I remember being grumpy about having to move from the 15'th floor of the high rise where I shared half a desk. True, there was more room in the trailers and one could be much closer to the experiment, but all the meeting rooms were in the high rise, and so was the cafeteria and the main computing center (ie where you could pick up your printouts). I was doing software instead of hardware, so it didn't matter how close I was to the scopes. After a short while it didn't matter at all since I was transferred back to Madison and no longer had a permanent desk at Fermilab anyway.
The floors gave underfoot, and one window in the Wisconsin trailer (we had 2 rooms of about 6 in the trailer) never did work right, and the heat wasn't great in the winter and a couple of the grad students were less than neat. But what the heck, it was home away from home--if I could land an open desk. A couple of the students adopted some stray kittens for a couple of months--until they grew big enough to climb over the barricades.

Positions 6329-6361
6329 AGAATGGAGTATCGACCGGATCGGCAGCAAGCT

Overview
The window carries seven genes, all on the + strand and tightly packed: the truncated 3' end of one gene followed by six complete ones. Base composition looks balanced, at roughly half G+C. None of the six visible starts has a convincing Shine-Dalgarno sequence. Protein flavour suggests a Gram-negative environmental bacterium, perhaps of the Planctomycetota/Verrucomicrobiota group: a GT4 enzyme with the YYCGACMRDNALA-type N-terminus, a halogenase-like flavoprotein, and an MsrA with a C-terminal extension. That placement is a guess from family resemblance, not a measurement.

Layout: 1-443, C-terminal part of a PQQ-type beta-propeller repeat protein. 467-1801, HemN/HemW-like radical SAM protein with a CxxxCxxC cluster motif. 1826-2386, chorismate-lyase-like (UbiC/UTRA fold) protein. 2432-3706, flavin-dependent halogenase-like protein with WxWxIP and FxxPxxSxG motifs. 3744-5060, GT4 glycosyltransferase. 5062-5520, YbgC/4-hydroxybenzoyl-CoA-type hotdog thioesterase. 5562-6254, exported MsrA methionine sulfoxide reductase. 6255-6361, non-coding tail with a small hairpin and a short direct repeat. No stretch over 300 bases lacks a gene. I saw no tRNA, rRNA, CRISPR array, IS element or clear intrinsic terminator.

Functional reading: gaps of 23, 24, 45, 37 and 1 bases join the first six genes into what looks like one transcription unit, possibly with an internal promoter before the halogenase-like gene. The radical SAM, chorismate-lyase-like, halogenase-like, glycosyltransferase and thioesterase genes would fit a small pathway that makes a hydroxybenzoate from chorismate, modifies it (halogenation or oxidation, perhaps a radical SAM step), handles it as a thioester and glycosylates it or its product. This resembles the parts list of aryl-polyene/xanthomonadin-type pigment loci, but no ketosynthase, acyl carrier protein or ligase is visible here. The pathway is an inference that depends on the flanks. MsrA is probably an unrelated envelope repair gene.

People would tack up some memento of a party, or a cartoon that struck their fancy, and those would fade on the bulletin board years after the student graduated or the postdoc was teaching far away. Phone numbers decades out of date and a fortune cookie strip--we never got around to cleaning things up. When I emptied out my stuff (what little there was) a few years ago I took down the pictures of the older kids holding our new baby that I'd put up. Said baby was now 15.
The trailers were expanded, and then expanded again, and then a second row of trailers was added, and in the end somebody built a permanent building (you can see it at the bottom) with cubicles and a large meeting room. The trailers saw dumb terminals (with terminal servers down the hall), and then some printers, and then a few workstations, and one day flat screen monitors (awful resolution, but you could actually fit around a desk again!). And then the experiment was over, and I changed to IceCube, and I haven't been back to the trailers since. (The last things I was doing in the trailers had to do with corralling a grad student who'd failed but couldn't contemplate leaving--and somehow had managed to squirrel away quite a lot of personal property in odd corners. Wisconsin was dropping out and everything must go--and that meant him and his stuff too.)
I'm not sure who took the pictures.